At processing block 606, reuse information associated with the selected descriptive data is analyzed to determine how the selected descriptive data can be reused. As described above, the reuse information may indicated whether the selective descriptive data can be subsumed, subdivided or transformed, or whether the selected descriptive data is transitive.
At processing block 608, a new description is created using the selected descriptive data and associated reuse information. In one embodiment, the new description includes a reference to the selected descriptive data, rather than the date itself, thereby avoiding the creation of a large and complex description. Since the descriptive data may consist of multiple descriptions (or their portions), the description may include references to multiple descriptions. For instance, a new DS may include references to such DSes as, for example, object DSes, event DSes, state DSes, relationship DSes, episode DSes, descriptive structure DSes, and mental space DSes. Depending on the form of reuse, a mapping of each existing description into a new description is needed. In one embodiment, such mapping is defined each time it is needed to create a new description. Alternatively, an archived version of the mapping is referred to in a new description.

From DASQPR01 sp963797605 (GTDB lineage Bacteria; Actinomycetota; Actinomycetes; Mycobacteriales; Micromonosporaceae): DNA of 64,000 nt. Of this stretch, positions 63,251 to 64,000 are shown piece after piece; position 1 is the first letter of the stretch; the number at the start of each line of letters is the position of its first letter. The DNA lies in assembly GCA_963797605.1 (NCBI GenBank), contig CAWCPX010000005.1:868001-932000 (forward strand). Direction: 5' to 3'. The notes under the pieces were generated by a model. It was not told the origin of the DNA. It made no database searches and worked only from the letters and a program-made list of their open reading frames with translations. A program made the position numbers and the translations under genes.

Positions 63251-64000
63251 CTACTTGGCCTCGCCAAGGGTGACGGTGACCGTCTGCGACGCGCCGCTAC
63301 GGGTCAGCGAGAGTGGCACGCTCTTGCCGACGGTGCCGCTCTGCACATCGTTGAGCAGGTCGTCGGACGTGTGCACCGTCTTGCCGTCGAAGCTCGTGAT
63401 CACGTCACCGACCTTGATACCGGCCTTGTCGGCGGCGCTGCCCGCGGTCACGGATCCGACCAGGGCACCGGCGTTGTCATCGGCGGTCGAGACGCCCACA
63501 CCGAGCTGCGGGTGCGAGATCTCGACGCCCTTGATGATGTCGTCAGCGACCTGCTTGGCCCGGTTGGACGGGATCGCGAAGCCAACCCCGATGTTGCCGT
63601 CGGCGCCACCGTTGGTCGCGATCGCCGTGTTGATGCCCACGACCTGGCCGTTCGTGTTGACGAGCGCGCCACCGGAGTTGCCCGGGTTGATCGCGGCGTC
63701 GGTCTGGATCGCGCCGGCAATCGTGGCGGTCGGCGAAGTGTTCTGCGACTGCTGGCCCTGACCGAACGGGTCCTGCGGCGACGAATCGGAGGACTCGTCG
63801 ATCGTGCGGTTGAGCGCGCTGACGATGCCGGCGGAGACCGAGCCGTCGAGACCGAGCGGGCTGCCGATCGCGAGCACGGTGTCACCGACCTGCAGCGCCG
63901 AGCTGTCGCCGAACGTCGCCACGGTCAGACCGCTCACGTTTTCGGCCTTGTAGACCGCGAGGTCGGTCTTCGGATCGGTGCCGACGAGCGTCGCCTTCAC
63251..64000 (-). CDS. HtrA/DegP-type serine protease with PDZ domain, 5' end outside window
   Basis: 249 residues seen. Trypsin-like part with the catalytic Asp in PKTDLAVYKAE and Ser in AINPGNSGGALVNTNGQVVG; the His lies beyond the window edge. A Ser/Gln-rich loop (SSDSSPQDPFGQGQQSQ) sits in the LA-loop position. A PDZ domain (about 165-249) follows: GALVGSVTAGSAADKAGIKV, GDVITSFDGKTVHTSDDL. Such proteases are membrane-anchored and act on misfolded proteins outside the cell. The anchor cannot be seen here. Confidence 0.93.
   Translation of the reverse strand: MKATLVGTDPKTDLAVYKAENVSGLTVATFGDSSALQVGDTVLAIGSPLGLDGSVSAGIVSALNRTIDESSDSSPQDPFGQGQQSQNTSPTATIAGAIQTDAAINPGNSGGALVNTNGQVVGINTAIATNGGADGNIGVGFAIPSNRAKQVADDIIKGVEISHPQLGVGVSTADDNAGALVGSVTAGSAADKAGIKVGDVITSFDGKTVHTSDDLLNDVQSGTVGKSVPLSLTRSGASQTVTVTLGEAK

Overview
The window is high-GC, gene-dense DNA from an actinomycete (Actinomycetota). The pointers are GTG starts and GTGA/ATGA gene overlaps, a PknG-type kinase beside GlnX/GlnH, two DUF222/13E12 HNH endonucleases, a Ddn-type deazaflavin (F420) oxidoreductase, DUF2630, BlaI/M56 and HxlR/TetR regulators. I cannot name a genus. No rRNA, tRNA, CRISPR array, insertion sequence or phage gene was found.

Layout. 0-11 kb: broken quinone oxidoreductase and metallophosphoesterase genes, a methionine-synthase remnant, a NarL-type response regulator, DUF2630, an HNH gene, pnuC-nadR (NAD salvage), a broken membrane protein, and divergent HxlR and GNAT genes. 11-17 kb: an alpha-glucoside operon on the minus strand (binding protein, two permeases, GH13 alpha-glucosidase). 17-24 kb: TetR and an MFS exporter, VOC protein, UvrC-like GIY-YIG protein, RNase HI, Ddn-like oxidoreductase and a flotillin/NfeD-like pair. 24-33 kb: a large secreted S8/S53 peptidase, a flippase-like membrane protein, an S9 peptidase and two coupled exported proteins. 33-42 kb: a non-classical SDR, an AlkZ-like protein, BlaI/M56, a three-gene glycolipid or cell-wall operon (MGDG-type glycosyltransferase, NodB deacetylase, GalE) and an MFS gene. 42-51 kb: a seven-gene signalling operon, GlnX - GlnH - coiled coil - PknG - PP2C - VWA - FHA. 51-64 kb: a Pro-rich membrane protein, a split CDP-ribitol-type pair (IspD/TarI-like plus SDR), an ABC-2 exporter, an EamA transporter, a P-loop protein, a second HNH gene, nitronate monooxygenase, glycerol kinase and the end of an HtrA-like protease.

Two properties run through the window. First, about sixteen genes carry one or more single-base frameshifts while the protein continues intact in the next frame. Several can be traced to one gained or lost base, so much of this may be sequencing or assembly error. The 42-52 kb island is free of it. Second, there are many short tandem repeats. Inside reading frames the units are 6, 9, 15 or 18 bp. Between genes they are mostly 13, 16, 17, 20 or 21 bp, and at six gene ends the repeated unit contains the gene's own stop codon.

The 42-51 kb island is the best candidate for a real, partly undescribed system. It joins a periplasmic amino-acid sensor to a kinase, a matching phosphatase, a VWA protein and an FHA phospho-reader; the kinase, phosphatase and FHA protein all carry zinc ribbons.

In one embodiment, the new description is created by converting the existing descriptive data into a part of a description and mapping this partial description into a new description. For instance, under current MPEG-7 standards, a complete semantic description may include multiple object DSes, event DSes, and concept DSes. A concept DS, which is intended to allow encapsulation of a complex abstraction, may again contain object DSes, event DSes, and concept DSes. Since a concept DS can be included in descriptions of objects and events, creating a new description of an object or event requires converting an existing concept DS into a part of the new description and mapping this concept DS into the new description.